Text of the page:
This dissertation presents three essays in institutional economics. Each chapter considers a different stage in the progression of institutional agreements, beginning with an essay on the origin of repressive regimes, proceeding to an essay on how natural resources finance civil war, and concluding with an essay on the effect of political institutions on the voluntary provision of public goods. Each essay examines the interdependence of economic and institutional factors.
The first chapter examines the relationship between insecure property rights over natural resource wealth, redistribution, and the emergence of repressive regimes. This chapter presents a theoretical model examining a government's decision to redistribute natural resource wealth when property rights are insecure. I show that the presence of insecure property rights can lead to redistribution taking inefficient forms. I then consider repression as a means available to those in power to avoid engaging in inefficient redistribution. The theory suggests that repressive regimes emerge as a means to avoid deterring conflict through redistribution.
The second chapter examines the importance of economic factor when institutions are contested, by examining how the ability to finance civil war with natural resource wealth effects the incidence, onset and duration of civil war. In this essay I estimate the causal effect of an international certification scheme whose aim is to reduce conflict by eliminating trade in diamonds sold to finance conflict. I find that the policy significantly reduced conflict and that this reduction resulted from a reduction in the duration of conflicts rather than preventing new conflicts from initiating. The results suggest that access to a lucrative source of financing does not cause civil war but can prolong civil wars that began for other reasons.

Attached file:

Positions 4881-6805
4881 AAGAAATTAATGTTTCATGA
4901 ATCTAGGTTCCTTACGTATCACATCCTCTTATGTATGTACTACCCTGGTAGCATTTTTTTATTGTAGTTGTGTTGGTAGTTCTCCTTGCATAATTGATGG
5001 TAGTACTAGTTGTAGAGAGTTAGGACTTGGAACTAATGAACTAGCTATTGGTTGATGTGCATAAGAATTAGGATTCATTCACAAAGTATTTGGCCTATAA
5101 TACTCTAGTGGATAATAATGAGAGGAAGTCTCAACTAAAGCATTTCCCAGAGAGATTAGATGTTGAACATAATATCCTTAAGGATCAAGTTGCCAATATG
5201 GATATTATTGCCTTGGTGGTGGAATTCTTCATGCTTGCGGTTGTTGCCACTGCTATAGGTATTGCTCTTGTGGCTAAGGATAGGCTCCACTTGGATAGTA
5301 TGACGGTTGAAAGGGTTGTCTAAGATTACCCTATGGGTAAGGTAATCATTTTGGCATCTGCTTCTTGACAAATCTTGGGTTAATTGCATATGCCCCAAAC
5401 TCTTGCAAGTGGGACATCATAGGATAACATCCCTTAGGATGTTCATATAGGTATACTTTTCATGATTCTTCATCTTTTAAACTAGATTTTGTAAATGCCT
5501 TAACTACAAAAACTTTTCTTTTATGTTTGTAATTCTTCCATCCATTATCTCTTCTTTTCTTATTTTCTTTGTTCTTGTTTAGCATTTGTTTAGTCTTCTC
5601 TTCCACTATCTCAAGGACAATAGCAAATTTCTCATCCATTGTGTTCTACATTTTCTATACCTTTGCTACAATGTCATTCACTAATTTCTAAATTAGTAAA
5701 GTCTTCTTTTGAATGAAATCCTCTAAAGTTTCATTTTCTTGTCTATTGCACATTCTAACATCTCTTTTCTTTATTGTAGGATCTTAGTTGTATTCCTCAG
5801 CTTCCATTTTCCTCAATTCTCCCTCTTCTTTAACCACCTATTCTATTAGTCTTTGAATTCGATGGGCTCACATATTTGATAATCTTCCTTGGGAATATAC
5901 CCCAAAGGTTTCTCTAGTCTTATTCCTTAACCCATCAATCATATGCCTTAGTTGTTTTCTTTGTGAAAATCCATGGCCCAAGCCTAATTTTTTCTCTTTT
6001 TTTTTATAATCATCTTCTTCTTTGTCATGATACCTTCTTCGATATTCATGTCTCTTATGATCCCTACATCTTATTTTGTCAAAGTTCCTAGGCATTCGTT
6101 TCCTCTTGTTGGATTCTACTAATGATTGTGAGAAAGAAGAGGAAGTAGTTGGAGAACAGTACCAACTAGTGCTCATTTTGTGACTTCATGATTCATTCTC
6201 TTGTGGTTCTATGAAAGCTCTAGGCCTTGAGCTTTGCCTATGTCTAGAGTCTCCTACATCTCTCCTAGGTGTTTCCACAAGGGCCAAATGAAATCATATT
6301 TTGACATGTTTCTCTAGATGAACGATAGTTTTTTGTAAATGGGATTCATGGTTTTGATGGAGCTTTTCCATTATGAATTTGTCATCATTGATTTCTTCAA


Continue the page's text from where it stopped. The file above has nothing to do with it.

In the final chapter I consider how political institutions, once in place, effect economic outcomes. In this essay, I examine the effect that democratic institutions have on cooperation in public goods games. I find that allowing people to vote on the per capita return of a public good significantly increases contributions to the public good. The results emphasize the important of the institutions that choose policy.